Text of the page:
China’s legacy of intimidating faithful

The case of Chen Guangcheng, the blind Chinese lawyer and activist who has opposed China’s policy of forced sterilization and forced abortions, has brought the Chinese government’s appalling human rights record into the spotlight. The government retaliated by sending Chen to prison for four years, then keeping him and his family under house arrest. Chen says his “guards” are not police but thugs hired by the government to terrorize him and his family, even going so far as to beat Chen and his wife. 

Chen’s escape from his home in a rural village to the U.S. Embassy in Beijing caused an international sensation. His decision, six days later, to leave the embassy was even more sensational. In an interview with an Associated Press reporter, Chen explained his decision: If he did not leave the embassy, his family’s guards threatened to beat Chen’s wife to death.

History of intimidation

A new book reveals that intimidation and terror have been standard methods employed by China’s government since the Communist Party took over the country in 1949. “Church Militant: Bishop Kung and the Catholic Resistance in Communist Shanghai” (Harvard University Press, $39.95) by Jesuit Father Paul Mariani reveals the Communist Party used fear, isolation and physical and psychological abuse to traumatize and ultimately dismantle the Church in Shanghai, at the time one of China’s most dynamic Catholic communities. 

Beginning in 1949, Bishop Ignatius Kung of Shanghai prepared for the onslaught he knew was coming by inaugurating an intense catechetical program, especially among youth. He also urged people to be more fervent in going to Mass and receiving the sacraments, attending benediction of the Blessed Sacrament, making pilgrimages to shrines of the Blessed Mother and praying the Rosary. 

In response, the Communist Party rounded up foreign missionaries, prominent Chinese priest and Chinese leaders of lay organizations such as the Legion of Mary. In prison many were beaten, starved, deprived of sleep and subjected to repeated interrogations that could last for 12 hours. Some broke down, admitted that they had been tools of imperialists and counter-revolutionaries, renounced their allegiance to the pope and the universal Church, and denounced their one-time leaders, such as Bishop Kung. Those who did not break were shipped off to labor camps; some were executed. 

As for Bishop Kung, on Sept. 8, 1955, the feast of the Nativity of the Blessed Virgin Mary, he and 1,200 Shanghai Catholics were arrested. After a show trial, he was sentenced to life in prison. In 1987, 86-year-old Bishop Kung was released. He traveled to the United States, where he spent the rest of his life in the home of his nephew, Joseph Kung, in Stamford, Conn. Blessed Pope John II announced that in 1979 he secretly had made Bishop Kung a cardinal; in 1991 the bishop traveled to Rome, where the pope presented him with the red hat.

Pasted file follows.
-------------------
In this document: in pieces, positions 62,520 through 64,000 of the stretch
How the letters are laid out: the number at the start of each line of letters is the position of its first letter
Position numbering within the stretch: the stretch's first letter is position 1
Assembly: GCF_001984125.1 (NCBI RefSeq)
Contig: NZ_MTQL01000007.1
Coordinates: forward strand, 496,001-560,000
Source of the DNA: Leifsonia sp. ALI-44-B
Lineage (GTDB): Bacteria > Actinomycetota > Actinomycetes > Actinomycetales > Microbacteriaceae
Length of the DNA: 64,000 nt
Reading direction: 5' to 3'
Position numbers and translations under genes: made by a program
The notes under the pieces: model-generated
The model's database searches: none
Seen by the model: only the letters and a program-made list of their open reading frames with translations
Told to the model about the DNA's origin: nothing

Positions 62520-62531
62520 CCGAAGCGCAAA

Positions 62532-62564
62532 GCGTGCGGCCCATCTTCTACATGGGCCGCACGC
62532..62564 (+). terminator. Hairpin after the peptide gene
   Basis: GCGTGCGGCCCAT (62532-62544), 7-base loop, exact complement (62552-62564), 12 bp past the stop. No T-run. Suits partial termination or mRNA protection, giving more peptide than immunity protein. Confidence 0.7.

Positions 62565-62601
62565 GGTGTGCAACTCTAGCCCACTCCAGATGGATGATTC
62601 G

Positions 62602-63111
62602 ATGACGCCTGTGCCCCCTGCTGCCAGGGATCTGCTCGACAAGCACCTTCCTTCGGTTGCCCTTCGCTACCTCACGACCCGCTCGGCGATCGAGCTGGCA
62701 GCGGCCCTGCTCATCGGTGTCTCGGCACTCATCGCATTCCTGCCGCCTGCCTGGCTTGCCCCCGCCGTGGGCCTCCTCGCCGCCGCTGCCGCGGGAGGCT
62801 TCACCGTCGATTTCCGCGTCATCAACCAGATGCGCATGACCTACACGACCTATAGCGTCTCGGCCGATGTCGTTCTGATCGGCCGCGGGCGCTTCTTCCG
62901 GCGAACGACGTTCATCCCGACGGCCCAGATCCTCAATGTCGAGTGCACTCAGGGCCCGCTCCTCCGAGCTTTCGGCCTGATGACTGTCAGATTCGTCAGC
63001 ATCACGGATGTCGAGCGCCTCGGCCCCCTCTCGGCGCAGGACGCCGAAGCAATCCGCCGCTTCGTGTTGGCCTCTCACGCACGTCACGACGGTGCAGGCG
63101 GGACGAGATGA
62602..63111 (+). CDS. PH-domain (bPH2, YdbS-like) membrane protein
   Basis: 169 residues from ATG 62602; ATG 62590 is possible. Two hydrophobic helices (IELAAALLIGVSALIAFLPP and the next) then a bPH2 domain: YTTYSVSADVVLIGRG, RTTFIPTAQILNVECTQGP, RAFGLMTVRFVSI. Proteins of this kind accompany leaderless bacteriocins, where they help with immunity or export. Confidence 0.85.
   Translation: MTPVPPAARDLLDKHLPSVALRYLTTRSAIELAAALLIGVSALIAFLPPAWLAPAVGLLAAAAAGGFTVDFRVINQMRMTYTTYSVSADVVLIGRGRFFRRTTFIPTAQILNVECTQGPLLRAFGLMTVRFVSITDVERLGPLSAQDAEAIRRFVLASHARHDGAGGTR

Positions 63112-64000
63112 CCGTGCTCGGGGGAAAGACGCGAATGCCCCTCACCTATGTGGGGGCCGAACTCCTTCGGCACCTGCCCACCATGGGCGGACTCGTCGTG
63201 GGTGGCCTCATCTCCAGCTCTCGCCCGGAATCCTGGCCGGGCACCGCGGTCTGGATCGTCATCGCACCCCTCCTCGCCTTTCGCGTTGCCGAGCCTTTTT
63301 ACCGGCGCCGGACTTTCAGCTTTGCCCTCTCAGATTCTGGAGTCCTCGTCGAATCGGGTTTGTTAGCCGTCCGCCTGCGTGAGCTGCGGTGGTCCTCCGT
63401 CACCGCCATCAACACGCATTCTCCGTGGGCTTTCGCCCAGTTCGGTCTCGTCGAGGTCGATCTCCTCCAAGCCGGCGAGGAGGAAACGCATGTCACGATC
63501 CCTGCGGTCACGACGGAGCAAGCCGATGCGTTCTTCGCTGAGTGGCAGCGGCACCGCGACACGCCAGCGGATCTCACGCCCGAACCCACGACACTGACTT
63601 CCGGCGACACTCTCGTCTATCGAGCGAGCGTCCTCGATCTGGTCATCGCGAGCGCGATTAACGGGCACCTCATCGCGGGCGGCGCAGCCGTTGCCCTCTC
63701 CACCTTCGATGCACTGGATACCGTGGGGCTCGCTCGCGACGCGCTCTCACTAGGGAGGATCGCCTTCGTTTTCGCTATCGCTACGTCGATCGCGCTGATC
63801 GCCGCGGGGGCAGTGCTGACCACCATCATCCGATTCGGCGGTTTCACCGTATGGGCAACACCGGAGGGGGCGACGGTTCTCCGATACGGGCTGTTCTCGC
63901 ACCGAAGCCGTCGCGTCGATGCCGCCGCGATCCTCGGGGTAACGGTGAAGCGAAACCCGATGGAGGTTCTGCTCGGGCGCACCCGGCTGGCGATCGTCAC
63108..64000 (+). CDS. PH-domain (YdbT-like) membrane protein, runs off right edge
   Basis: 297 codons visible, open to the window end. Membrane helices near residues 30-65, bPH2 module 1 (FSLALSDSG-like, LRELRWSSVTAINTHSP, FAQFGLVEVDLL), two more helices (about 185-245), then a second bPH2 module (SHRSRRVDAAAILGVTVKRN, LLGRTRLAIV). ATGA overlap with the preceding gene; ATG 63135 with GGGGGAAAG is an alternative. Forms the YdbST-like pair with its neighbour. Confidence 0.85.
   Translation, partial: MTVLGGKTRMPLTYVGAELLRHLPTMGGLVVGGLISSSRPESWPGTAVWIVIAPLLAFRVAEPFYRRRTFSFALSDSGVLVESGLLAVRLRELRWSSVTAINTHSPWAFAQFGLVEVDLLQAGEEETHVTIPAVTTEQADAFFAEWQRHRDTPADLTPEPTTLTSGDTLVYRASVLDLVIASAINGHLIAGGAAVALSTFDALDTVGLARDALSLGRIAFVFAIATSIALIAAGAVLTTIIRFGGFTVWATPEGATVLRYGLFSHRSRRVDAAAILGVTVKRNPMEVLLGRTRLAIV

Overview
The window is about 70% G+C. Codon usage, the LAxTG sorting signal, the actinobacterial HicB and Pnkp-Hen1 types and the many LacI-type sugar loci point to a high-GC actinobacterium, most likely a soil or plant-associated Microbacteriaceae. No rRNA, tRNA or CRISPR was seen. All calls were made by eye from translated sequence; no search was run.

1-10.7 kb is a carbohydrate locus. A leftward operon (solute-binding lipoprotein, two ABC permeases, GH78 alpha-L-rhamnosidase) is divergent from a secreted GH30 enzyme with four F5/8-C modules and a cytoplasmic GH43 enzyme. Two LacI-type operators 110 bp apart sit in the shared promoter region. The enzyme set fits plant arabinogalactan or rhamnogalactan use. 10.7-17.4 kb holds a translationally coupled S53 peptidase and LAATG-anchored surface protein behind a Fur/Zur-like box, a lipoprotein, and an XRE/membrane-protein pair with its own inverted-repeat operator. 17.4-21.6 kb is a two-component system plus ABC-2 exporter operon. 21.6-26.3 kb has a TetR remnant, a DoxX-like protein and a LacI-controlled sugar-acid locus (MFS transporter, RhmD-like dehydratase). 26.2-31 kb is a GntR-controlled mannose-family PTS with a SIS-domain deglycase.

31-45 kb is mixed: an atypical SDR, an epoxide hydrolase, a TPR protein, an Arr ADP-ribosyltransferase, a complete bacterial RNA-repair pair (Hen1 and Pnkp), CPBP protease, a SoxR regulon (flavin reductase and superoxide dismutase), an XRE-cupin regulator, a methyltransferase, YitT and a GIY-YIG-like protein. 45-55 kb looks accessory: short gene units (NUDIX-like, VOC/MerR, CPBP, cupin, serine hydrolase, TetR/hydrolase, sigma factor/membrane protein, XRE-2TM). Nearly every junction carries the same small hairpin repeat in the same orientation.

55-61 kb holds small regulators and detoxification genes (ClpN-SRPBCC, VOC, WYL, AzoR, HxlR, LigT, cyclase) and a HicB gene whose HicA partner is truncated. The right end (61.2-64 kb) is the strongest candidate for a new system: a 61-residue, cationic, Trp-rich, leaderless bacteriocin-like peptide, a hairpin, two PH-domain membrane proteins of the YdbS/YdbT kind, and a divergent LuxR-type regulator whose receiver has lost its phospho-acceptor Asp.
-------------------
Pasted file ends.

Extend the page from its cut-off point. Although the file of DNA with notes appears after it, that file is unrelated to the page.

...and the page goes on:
Canonization cause

The cause that could lead to Cardinal Kung’s canonization is at the earliest stage, and it is beginning in Stamford. The Cardinal Kung Foundation (www.cardinalkungfoundation .org), founded and operated by Joseph Kung, posts messages on its website from readers who believe that, through the intercession of Cardinal Kung, family and friends have received many graces, ranging from cancer cures to receiving a life-saving liver transplant. Of course, such reports must be carefully examined by medical and Church authorities before they can be sent to the Congregation for Saints’ Causes to determine if any are miraculous. 

The Cardinal Kung Foundation is much more than a canonization website. For more than a decade it was been an advocate for the underground Church in China. The site reports that virtually all of the underground Catholic bishops are in prison, under house arrest, or under surveillance. In the case of several bishops, they have disappeared, with no word of them in a decade or more. As Kung’s website states, “Priest, seminarians, nuns, and laypeople face similar harassment. Many of them are in jail.” 

When asked about Cardinal Kung and other likely Chinese candidates for canonization, Father Mariani said, “The question as to when some of them will be formally canonized remains an open question. This is because the Vatican has so far held off from canonizing anyone from after the 1949 Communist victory. I believe the Vatican does so for reasons of political sensitivity regarding the current Chinese government.” 

Seen in the context of the events Father Mariani and Joseph Kung describe, the persecution of Chen Guangcheng is not an isolated incident, but part of a long-term policy of eradicating any individual or organization that does not conform to the dictates of the Communist government. 

Thomas J. Craughwell is author of Patron Saints(OSV, $14.95).